General Practice, Solo & Small Firm DivisionMagazine
American Bar Association
General Practice, Solo, and Small Firm Division The Compleat Lawyer
Spring 1998 © American Bar Association. All rights reserved.
From the Editor
BY JENNIFER J. ROSE
jennifer j. rose, editor-in-chief of The Compleat Lawyer, spent 28 years growing old in Iowa before moving to Morelia, Michoacan, Mexico. She can be reached at firstname.lastname@example.org.
Old people used to look and act their age. You could identify one at ten paces: gray hair, bifocals, halting gait, brooches, and a taste for aspic. And their legal problems seemed to be primarily what to do with those worldly goods when they passed over to the great beyond.
Advances in medical science prolonging life, coupled with a baby-making frenzy of those who came of age in the forties and fifties and the wild and crazy attitudes of the sixties and seventies, make old people a hefty segment of the population, demanding legal solutions to problems our great-grandparents never envisioned.
No longer a neatly defined category, the entry level for "old" keeps changing. Always several decades beyond your own age, the mark hovers around your parents' age, until you realize that you're now the eldest of the clan. Having passed the quarter-century mark in practice, many 50-year-old lawyers are "old lawyers," basking in their prime, bored, contemplating practice changes, or wistfully dreaming of doing something else. And there are significant numbers of age cohorts, late starters, for whom lawyering is a second career.
So What Is Elder Law?
Today's older client bears little resemblance to our ancestors, whom we charitably called "Senior Citizens." Casting off old labels, scorning "mature" for "Third Age," they're getting married and divorced and sometimes even siring children, raising grandchildren, working, idling, possessing wealth, flat broke, flying off to outer space, hale and hearty, in chronic vegetative states. The older client has become a distinct client base whose needs demand attention and who hold the purse strings to a disproportionate share of America's net worth. The savvy lawyer can't afford to ignore them.
Elder law is more than probate and tweaking finances to finance nursing home care through Medicaid. Health care decision-making, elder abuse, welfare reform and public benefit programs, financial planning, and age discrimination changed the face of practicing law for older clients. And as lawyers age, so too do their clientele. Those clients who built your practice while they were starting families, buying first homes, and growing careers now seek out advice about stretching wealth into old age, caring for elderly parents, and Social Security. Because we never know when we are going to be considered "elderly" or near the end of our lives, many aspects of elder law impact those of any age. Perhaps it is time to characterize elder law as Extreme Law.
"That New-Fangled Socratic Method"
Just as young lawyers plotted careers in civil rights and liberties, juvenile law, prison reform, and glamorous arenas, older lawyers laid claim to probate law. A lawyer's age, personal life experience, and length of practice shapes attitudes toward certain areas of practice. The cases and clients that were once so captivating no longer seem as compelling, as youthful zeal for causes yields to the reality of mortgage and tuition payments. Some lawyers breathe a resurgent second wind of fiery-spirit idealism and intellectual challenge at the midpoint of their careers, either as a test of mettle or an antidote to staleness and boredom.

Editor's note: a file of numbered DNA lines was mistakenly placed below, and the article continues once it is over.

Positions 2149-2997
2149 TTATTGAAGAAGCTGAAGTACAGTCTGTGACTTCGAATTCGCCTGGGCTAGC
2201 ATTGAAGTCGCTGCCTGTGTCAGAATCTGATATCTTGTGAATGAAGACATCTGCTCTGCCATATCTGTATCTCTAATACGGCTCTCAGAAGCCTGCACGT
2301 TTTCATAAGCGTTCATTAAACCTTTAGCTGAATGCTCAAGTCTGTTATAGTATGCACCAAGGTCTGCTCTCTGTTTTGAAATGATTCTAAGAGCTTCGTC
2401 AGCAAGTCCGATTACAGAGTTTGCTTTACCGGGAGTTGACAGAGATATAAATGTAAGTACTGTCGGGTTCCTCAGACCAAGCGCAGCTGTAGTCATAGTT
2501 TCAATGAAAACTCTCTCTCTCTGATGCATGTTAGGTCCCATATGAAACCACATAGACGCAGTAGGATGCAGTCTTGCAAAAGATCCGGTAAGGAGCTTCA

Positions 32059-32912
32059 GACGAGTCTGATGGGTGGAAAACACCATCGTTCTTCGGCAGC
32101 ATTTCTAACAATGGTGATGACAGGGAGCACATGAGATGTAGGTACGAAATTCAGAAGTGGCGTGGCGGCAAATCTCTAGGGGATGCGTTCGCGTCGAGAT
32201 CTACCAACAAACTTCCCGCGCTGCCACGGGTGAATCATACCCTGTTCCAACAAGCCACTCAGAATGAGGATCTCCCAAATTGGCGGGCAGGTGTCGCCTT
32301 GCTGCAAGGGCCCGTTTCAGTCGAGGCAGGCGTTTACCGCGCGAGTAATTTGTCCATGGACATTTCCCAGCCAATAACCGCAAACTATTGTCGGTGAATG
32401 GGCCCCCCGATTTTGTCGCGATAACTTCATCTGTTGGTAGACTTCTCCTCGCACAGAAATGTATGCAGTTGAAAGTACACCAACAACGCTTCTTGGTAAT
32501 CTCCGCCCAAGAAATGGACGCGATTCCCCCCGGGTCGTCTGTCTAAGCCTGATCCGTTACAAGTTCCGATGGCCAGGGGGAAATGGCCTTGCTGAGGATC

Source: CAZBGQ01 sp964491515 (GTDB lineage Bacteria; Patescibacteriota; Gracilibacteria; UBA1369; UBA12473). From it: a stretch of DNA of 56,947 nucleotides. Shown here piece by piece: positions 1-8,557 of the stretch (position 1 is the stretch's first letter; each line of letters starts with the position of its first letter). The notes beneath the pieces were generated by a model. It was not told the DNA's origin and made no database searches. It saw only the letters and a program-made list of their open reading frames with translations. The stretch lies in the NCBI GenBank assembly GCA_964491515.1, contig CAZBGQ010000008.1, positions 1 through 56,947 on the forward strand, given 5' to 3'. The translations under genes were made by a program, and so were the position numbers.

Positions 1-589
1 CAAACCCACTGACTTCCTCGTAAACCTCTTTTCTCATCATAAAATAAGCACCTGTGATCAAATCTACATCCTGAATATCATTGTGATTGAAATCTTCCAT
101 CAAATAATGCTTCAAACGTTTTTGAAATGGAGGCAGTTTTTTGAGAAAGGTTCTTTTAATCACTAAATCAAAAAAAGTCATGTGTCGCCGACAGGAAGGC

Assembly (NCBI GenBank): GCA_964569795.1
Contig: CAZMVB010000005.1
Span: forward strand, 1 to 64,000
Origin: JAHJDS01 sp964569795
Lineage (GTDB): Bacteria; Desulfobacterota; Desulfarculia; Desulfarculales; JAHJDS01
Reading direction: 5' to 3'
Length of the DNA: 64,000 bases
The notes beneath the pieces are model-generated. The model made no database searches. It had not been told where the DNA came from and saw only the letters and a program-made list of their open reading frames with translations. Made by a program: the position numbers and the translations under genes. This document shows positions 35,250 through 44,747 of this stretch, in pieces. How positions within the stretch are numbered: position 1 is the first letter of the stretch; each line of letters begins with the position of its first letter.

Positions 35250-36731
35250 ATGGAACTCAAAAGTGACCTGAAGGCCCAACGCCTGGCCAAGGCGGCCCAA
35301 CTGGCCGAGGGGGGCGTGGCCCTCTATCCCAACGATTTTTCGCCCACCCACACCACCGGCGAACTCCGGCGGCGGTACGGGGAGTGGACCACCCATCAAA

Defending Lady Chatterly's Lover initiated Boston lawyer Ed Hamada's 35-year-old legal career, and the Tet Offensive shifted his focus to the Selective Service System. As the war wound down, his practice focused upon errant lawyers and families. Anticipating yet another shift before he becomes a burden upon his children, he remarked, "While we make conscious and responsible choices as we develop a sense of who each of us really is in the world of law, we should not ignore the serendipitous lift into new fields, new ideas, and new clients."
It's easy to leave the older clients to older lawyers, until you realize that you're closer to qualifying for membership in the Senior Lawyers Division than the Young Lawyers Division. (For most ABA members, it's a 19-year gap.) Your long-standing clients have aged, your parents became old, and an AARP card has replaced your own Jaycee membership. You're the age that the old, established lawyers, who might have been all of 45, were when you were a brand-new lawyer. And the new lawyers are young enough to be your children.
Muttering "What's the matter with kids today," you go to the Internet to jog your memory that those lyrics came from "Bye, Bye Birdie." You find yourself trying cases before a judge who wasn't even born when Kennedy was shot, who's never heard of Rosemary Woods, Maggie Kuhn, or Billy Sol Estes, and who wonders if that new-fangled Socratic Method was part of your legal education. You realize that you have left the ranks of the insouciant youth and joined the sagely wizened. The shibboleths of age have crumbled.
Sooner or later, we all get old—or at least to the end of our rope. Whether you look upon law and the older client as a new specialty, an expansion of your current practice, or simply as a means of staying in tune with the times, it's inescapable. (Except, perhaps for Stan Cohn, who ably steered this issue as issue editor and did not appear to age one bit in the process.)
Out with the old, in with the new—that's the story of federal laws, which change faster than the gossip in the Beltway. You'd think the lawmakers would have something better to do, but legislating seems to give them a sense of purpose. Not the usual beach time fiction special, the Summer 1998 issue of The Compleat Lawyer will tell you everything you wanted to know about major federal laws.